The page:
Lightly sauté the carrot, fennel and onion in a little oil. Pop everything in a food processor and pulse, adding a little olive oil and lemon juice to loosen and add blending. Taste for seasoning and serve with crudite and bread.
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17 thoughts on “Chermoula and Sardine Stuffed Tomatoes + Chermoula White Bean Dip

  1. Quite an impressive lot of recipes you’ve been whipping up since you returned from vacation! I must say I am intrigued by the chermoula and sardines, and trust you that it is delicious, but, honestly, that Gorgeous berry tart is REALLY what’s calling out my name right now. Simply fabulous! So glad to hear you had a fun trip, and hope you’re feeling better too :-)

    • Cheers EA.I was wondering if ready-made g-f puff pastry is available to you. In any case the ‘innards’ would be nice baked as a British summer pudding using gluten free bread. I recently thought of a gooseberry version of a summer pudding that I might try first with gf bread. Just not as colourful as those photogenic berries. PS On the mend. Too slowly for my liking though.

  2. wow, some great recipes right there! You never fail to impress me with your creative blog posts! I absolutely love your stuffed tomatoes and cant wait to make a version of it. The white bean dip would go well with lots of other dishes, as a dip and snack! This recipe is really calling my name tonight!

  3. I’m a savoury gal too so this sounds lovely, although my husband has a near pathological fear of whole cooked tomatoes so I’ll prob make it in peppers to avoid scaring him ;). Totally agree about the Belazu rose harissa, it’s yum.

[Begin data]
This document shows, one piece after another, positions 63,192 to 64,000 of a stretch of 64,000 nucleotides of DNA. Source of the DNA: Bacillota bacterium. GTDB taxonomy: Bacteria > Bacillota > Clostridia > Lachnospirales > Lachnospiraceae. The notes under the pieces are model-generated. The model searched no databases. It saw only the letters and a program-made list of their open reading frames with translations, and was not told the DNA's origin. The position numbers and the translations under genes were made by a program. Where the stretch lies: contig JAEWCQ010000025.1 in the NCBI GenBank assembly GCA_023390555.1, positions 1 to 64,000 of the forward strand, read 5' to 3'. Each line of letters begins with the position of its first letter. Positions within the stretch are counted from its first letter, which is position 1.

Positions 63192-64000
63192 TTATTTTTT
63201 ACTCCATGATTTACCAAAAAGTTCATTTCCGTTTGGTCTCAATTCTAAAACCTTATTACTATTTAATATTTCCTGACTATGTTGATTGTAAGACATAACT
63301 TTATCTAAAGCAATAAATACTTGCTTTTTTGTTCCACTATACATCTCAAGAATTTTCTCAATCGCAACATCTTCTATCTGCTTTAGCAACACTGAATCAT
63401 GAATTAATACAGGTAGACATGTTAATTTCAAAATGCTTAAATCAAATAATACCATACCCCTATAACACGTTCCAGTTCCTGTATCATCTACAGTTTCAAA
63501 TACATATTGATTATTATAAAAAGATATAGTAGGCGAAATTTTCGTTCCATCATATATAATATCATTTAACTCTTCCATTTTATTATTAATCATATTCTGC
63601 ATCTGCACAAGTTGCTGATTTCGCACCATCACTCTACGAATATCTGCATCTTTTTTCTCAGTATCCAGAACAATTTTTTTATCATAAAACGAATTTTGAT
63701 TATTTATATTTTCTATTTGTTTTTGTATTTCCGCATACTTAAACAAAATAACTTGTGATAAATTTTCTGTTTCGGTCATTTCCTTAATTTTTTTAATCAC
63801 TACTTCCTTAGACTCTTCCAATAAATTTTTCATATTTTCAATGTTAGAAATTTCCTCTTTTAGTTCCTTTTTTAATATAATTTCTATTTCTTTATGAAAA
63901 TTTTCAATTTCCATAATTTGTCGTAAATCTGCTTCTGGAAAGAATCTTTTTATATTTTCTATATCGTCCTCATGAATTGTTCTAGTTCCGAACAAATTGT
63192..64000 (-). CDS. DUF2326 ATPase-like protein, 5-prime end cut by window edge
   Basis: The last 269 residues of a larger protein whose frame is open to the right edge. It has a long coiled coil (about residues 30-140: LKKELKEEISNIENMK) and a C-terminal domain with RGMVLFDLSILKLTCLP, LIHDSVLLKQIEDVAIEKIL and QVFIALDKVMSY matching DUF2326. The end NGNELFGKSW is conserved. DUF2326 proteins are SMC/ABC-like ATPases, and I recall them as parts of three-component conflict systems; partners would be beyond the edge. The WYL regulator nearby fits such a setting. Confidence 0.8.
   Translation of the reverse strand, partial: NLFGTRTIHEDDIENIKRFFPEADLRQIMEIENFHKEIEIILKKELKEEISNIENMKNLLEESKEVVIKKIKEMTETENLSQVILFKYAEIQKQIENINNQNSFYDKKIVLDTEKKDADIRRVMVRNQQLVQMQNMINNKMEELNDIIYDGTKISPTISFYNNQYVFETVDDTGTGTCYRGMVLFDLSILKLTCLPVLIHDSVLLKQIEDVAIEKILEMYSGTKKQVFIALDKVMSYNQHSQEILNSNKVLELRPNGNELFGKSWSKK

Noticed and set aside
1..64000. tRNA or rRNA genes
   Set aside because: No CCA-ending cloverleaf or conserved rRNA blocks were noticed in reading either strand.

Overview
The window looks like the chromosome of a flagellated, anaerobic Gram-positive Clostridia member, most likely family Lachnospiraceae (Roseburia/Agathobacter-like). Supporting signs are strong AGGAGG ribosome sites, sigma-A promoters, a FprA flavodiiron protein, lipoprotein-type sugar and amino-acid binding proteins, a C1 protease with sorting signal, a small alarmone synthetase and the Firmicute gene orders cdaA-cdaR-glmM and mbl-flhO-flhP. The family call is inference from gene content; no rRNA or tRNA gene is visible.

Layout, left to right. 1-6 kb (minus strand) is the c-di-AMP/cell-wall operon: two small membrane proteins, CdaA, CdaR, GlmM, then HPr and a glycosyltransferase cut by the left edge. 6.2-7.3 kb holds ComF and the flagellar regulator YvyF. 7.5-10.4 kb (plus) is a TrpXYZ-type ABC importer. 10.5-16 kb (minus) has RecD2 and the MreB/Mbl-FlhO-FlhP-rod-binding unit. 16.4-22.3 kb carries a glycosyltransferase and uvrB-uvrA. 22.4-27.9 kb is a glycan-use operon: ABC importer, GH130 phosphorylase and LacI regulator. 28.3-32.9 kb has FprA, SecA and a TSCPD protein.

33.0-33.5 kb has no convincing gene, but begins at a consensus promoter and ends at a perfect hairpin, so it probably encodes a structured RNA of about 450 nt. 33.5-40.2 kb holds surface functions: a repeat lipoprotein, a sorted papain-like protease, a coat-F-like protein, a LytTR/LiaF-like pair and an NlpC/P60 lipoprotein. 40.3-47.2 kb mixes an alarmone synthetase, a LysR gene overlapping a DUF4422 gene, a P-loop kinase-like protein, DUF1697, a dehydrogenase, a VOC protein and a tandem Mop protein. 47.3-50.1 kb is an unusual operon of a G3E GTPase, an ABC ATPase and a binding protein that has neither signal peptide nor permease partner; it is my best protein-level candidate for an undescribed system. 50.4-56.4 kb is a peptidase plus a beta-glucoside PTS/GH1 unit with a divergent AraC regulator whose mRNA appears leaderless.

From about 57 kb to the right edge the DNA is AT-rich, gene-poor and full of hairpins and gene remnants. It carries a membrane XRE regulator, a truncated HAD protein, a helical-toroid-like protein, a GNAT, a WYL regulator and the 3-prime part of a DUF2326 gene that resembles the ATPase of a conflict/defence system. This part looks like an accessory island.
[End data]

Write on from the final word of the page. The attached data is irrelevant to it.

• Yeah, go for the pepper version – those long Spanish ones would be perfect. My neighbour will soon be leaving giant marrows at my doorstep that I will use for this recipe. Big marrows are terribly intimidating. A bit little shop of horrors. I will tame them with chermoula!

  4. Yum, I love this! I’ve never heard of chermoula before but it sounds delicious! Since I have an over-abundance of baked good recipes I’m so glad you’re a savoury girl at heart and are sharing awesome recipes like this one.

  5. Mmm, absolutely yumo looking. I am literally on my way to collect the ingredients as I shall make this at the weekend. In fact, I shall make it for Emma as she is coming round before the Madonna concert tomorrow. LOVE your red & green photos – they go BOUM – and jump right into my ‘must make’ pile. Lovely, thanks for this.

    • I really hope you and Emma like it, and I hope you get/got the Fish 4 Ever sardines as they are really fantastic – maybe you already have a stock of them and I’m preaching to the choir. Are you going to the Madonna concert, or are you just opening your window?? lol

      • Well you are right, we could just stand in the garden but Emma being efficient Emma secured tickets the day they went on sale so its the real McCoy albeit the very back row of the upper tier…and so what to wear…..

  6. Chermoula packs such a lovely flavor punch and it’s been far too long since I’ve made it! It’s just one of those things that I love but doesn’t immediately come to mind when I’m meal-planning. I have a serious craving for it now though and it sounds delicious in this dish. I bet it really mellows the flavor of sardines.

    • I’m glad you know of chermoula and its zippy charms (how could you not with your med-east blog?!). It’s something I’ve never made but have enjoyed, and as I said in the post, the gorgeous, voluptuous tomatoes and the sardines were crying out for it. And btw the sardines I used are not at all strong – I don’t do strong-tasting fish; I’m a wimp. They had a flavour of course but it was mild and tasty, rather than strong and scary :D

  7. Pingback: Cilantro-Mint Herb Spread (aka Green Charmoula) | Seattle Foodshed